“Ronald K. Baker PhD, MD was a resident in the Department of Anesthesiology at the University of Arizona in the late 70s when I was a junior faculty member. We did many cases together, and I remember him well, and fondly, as an excellent resident and physician, always on top of things. He had an engaging personality, scraggly mustache, and a wry (sometimes smirky) smile and sense of humor. Like me, he was a bit quirky, with esoteric interests (I wasn’t surprised to learn he cared for distressed ferrets). He had excellent hands for procedures, but roughly hewn, as if he worked on cars or other labor-intensive hobbies in his spare time. 

He had been a chemist and I queried him about van der Waals forces, the subtle quantum interactions by which anesthetic gases erase consciousness, still mysterious to this day. Favoring true ‘chemical’ bonds, Ron disdained the weak and evanescent quantum forces, and we debated their importance. I pressed him about microtubules inside neurons, which I believed (and still believe) mediate consciousness and anesthetic action. At that, Ron just smiled and smirked even more wryly.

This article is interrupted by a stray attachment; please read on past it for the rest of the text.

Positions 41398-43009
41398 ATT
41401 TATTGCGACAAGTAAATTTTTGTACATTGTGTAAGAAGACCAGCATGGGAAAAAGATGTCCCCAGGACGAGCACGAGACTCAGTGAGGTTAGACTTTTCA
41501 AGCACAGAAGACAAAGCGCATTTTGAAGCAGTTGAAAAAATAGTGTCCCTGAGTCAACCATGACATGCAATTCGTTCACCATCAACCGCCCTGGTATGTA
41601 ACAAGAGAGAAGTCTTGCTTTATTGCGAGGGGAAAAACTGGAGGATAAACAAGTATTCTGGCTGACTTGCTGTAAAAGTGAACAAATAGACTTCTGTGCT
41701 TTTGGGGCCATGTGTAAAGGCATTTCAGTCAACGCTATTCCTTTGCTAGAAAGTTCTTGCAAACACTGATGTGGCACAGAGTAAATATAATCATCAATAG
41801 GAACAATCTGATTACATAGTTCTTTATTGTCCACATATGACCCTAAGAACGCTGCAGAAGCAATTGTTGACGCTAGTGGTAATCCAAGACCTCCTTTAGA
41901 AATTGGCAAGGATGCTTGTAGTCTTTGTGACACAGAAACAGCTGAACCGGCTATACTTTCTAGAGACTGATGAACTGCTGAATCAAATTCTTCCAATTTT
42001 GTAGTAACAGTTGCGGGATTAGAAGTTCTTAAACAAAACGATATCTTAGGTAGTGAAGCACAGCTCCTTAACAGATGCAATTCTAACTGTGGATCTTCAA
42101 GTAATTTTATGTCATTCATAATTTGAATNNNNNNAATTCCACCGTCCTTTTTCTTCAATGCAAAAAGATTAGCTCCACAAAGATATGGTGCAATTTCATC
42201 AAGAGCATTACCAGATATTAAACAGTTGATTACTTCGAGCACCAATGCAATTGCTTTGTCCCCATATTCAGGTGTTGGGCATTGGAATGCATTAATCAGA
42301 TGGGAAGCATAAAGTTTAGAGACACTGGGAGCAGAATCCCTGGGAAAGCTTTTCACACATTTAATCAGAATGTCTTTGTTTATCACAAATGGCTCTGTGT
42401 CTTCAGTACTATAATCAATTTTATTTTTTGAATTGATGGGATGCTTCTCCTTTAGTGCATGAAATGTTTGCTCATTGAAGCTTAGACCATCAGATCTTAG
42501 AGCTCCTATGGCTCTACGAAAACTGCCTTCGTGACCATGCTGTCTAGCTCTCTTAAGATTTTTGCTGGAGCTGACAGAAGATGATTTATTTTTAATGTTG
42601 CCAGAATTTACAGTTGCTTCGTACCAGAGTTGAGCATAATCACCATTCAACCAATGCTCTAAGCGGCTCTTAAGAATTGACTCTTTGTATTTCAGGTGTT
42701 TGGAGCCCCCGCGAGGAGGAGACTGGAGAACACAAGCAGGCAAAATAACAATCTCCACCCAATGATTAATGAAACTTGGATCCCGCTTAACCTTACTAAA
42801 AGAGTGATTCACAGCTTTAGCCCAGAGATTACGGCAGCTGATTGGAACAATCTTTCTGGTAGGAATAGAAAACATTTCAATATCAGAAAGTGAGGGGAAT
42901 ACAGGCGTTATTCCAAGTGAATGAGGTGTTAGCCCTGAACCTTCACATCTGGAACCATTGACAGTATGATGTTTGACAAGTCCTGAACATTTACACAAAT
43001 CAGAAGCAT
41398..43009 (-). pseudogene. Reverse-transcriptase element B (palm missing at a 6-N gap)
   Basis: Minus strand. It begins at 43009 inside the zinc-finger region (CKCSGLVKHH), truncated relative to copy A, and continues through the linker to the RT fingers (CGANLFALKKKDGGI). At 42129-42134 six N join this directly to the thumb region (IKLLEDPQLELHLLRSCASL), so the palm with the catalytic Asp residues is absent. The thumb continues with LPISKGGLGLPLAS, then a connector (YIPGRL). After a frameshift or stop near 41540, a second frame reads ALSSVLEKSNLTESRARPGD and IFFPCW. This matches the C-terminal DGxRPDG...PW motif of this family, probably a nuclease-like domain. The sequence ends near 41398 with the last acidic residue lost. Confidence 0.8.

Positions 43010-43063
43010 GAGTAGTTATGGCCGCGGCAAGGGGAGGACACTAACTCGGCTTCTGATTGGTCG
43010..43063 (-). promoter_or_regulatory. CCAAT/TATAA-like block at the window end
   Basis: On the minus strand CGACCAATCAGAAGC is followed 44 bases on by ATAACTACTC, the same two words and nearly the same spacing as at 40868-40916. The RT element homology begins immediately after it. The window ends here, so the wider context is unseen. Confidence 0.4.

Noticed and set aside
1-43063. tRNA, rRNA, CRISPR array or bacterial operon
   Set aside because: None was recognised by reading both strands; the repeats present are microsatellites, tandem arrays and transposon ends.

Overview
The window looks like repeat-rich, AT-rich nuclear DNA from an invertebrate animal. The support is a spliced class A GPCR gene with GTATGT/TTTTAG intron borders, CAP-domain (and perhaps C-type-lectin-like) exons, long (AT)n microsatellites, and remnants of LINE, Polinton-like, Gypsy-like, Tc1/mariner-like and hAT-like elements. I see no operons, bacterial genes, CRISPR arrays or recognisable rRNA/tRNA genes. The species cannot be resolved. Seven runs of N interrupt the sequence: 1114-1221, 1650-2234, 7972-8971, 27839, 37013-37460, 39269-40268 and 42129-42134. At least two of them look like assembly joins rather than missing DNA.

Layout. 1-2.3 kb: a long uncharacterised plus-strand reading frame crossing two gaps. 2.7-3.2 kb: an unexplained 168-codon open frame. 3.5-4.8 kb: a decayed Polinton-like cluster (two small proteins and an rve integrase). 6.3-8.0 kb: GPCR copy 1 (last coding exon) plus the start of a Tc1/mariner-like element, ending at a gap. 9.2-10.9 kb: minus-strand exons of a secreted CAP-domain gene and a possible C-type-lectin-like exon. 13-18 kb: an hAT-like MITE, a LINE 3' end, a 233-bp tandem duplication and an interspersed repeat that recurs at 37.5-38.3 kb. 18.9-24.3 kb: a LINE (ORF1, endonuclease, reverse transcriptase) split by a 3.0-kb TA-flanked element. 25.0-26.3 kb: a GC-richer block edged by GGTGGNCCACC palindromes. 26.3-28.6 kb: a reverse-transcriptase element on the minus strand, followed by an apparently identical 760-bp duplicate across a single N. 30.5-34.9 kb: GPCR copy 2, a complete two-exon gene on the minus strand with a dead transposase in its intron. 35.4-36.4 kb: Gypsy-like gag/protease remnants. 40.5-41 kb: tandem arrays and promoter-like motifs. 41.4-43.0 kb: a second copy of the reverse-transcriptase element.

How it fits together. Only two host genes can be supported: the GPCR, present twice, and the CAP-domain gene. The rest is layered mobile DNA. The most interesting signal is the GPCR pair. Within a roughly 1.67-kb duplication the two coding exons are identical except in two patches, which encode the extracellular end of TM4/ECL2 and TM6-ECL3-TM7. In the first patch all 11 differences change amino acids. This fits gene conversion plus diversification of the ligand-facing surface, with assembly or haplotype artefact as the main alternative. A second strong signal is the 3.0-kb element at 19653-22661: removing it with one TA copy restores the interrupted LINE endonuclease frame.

The Department was new, having been a Division of Surgery until the mid 70s, and led by its founding Chairman, Burnell R. Brown Jr. PhD, MD. Like me, Ron had been recruited into Anesthesiology through Burnell’s broad-based intellect, humor and passion about the future of the field. Burnell joined in our discussions about anesthetic action, chemistry and physics, and a broad range of other topics, often between cases in the ‘doctor’s lounge’, literally a smoke-filled room with a large, central ash tray (how times have changed!). The field of Anesthesiology was also new, emerging from its role as ‘surgeon’s handmaiden’ into a specialty of its own. Our tools were primitive, before the days of pulse oximetry, capnography, automatic blood pressure cuffs, propofol, LMAs, ultrasound and ventilators. We spent much of our intra-operative time squeezing the ventilation bag and blood pressure cuff bulbs, a finger on the pulse, and an eye on the color of the lips and tongue.